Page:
Arapahoe Acres

Arapahoe Acres Home Tour

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My latest project. We’ve got 10 homes for the tour! Any other AA folks want to add their home to the list?
The money earned from the tour will go to the local elementary school’s Victory Garden. We are hoping that this garden will teach the kids all about sustainability, nutrition, science and how satisfying it is to work for food. India was amazed that I pulled 3 zucchini from our garden the other day. She said “It looks just like what we would get at the store!”


The Merry House

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This is the next addition of the Arapahoe Acres interiors. This home was the last to be completed in AA. It has 5 bedrooms and 2 baths, and a great room on the lower level; all which were not photographed. I had no idea the home was this large! Yvonne, you were holding out on me. The upper level combines living, dining and kitchen; which is what I photographed.
This home was photographed weeks before having Zedekiah and it was just printed in the AA neighborhood newsletter. Since I did not write the article, I am not publishing it in its entirety here. This is a great home. A couple of months after photographing it one of our friends asked if it was for sale (there was a designer’s sign placed on the grass). “That is such a beautiful home. We’d love to buy it!” But alas, I think Yvonne and Phil will remain our neighbors for a long time to come. It is a beauty and very well preserved and loved.

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The Swets House

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This Arapahoe Acres home was built in 1954 by Edward Hawkins.  It is situated in the middle of the block, nestled into the slope.Hawkins did not bulldoze the natural slope found on the land; he incorporated it into his designs.Therefore the lower level of the home abuts the hill while the upper level rests atop it. When entering, one is ushered into a tiny foyer with beautiful mahogany paneling.It is surprisingly light owing to the wide stairwell and the fretted glass panels surrounding the front and interior door.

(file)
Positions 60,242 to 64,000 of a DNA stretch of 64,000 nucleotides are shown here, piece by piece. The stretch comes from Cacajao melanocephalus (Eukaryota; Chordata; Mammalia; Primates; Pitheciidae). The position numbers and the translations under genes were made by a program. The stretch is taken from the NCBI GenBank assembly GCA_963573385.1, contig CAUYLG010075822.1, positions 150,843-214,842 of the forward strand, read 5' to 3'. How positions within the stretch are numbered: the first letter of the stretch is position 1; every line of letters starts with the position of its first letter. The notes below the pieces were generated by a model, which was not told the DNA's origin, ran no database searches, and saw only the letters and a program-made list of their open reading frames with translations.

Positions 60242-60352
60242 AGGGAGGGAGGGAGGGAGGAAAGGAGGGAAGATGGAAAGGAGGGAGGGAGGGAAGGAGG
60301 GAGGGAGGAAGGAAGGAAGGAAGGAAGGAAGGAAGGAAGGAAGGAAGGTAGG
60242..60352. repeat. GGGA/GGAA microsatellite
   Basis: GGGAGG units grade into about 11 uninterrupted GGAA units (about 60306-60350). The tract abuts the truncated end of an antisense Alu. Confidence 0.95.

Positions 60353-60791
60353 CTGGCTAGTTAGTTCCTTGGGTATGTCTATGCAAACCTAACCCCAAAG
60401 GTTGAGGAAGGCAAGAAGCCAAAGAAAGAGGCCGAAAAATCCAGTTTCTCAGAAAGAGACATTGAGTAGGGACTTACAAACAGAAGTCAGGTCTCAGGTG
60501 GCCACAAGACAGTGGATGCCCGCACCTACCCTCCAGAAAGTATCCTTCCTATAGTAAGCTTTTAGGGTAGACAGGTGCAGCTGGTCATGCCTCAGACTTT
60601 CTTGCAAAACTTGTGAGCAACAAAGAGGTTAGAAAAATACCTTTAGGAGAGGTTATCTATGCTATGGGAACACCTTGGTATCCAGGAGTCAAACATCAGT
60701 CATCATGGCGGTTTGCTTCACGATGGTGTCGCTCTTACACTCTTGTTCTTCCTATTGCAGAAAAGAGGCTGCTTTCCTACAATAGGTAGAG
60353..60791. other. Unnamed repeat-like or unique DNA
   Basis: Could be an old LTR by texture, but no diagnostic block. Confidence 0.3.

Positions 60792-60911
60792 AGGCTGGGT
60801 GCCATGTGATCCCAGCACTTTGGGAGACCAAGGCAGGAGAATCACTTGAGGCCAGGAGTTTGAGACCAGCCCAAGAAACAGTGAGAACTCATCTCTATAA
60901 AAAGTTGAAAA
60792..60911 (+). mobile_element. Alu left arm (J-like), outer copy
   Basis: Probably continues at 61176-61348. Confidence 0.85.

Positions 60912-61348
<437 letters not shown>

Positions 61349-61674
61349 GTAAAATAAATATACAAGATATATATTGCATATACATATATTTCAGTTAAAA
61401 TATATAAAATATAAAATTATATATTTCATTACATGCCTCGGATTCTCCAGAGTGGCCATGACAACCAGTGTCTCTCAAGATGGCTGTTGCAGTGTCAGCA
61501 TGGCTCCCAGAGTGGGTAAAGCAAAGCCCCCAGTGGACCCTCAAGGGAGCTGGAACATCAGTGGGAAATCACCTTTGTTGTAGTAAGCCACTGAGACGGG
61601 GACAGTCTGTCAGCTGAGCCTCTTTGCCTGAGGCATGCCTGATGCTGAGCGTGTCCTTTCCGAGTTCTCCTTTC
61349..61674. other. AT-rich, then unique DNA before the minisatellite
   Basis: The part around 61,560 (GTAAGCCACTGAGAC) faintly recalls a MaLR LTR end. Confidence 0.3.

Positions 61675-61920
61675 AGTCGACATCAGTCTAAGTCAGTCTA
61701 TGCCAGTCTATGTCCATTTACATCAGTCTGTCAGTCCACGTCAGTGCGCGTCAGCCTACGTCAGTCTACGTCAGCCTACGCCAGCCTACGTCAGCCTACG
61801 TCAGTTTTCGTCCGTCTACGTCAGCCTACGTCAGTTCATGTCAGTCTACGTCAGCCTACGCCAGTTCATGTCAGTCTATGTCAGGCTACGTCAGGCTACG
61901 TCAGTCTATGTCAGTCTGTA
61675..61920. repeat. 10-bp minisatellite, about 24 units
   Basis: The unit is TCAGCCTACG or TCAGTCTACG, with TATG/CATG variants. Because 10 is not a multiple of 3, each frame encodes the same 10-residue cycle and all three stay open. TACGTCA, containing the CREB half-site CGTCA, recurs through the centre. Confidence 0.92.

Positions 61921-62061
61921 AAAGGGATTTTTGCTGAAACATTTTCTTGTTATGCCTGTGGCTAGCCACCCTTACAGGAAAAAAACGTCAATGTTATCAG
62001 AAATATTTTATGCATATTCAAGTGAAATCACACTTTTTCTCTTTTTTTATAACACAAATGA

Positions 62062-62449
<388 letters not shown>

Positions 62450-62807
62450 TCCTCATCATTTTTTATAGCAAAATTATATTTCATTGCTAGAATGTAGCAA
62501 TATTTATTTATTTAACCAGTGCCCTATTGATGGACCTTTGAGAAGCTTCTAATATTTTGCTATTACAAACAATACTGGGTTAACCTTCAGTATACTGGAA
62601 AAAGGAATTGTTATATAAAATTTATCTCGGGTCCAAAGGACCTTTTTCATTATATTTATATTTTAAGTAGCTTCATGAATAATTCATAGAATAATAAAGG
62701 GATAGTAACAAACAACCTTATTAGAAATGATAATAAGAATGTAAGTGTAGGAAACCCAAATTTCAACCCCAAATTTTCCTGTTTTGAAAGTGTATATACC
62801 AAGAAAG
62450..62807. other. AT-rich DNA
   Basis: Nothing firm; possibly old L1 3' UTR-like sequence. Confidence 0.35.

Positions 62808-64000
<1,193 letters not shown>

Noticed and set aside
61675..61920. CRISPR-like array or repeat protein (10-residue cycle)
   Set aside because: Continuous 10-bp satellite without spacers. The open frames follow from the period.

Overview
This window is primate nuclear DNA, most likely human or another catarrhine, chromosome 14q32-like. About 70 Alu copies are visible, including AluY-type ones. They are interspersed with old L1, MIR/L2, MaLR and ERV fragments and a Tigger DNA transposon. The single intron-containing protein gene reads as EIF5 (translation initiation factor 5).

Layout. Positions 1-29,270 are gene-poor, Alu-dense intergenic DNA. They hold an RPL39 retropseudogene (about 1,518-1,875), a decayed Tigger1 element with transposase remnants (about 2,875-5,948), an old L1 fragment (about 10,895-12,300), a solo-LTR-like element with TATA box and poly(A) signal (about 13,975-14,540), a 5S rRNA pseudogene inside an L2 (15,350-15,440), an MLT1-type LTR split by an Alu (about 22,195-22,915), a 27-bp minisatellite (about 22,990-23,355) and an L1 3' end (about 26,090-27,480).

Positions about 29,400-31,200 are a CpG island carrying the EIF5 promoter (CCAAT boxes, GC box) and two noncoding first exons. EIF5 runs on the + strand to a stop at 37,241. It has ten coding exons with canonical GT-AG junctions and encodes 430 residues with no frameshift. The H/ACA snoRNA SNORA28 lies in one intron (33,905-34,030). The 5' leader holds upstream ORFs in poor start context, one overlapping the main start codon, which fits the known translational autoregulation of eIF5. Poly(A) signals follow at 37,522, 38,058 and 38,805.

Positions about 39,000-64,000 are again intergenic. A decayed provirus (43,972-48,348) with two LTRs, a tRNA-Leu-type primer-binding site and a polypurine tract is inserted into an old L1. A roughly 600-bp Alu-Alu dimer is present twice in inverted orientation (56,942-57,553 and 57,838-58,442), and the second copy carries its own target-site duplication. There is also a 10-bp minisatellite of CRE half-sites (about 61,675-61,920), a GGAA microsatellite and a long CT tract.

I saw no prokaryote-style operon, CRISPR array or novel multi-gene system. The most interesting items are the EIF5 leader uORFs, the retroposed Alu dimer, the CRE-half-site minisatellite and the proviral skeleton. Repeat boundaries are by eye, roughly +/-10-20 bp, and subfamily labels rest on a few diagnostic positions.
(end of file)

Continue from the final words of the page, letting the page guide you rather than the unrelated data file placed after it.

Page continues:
While the main living space is upstairs at garden level, downstairs has what was originally a small family room, two bedrooms, and a bath.

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There are so many wonderful details that one cannot help but notice in this home.The first, and most dramatic, has to be the latticed stair enclosure one climbs to enter the heart of the home.Once atop the staircase a view of the beautiful garden, along with the salvaged sculpture from National Jewish Hospital, is seen through the south facing window wall.


A more subtle detail, but no less important, is the fireplace wall in the living room.The concrete hearth and mahogany shelves create a composition on the roman brick wall that reinforces the horizontal character of the room.   A series of panoramic photographs from neighbor Ron Pollard have been placed along the longest shelf.The images show a bit of Englewood history.They were taken of Cinderella City Mall as it was being demolished in 1998.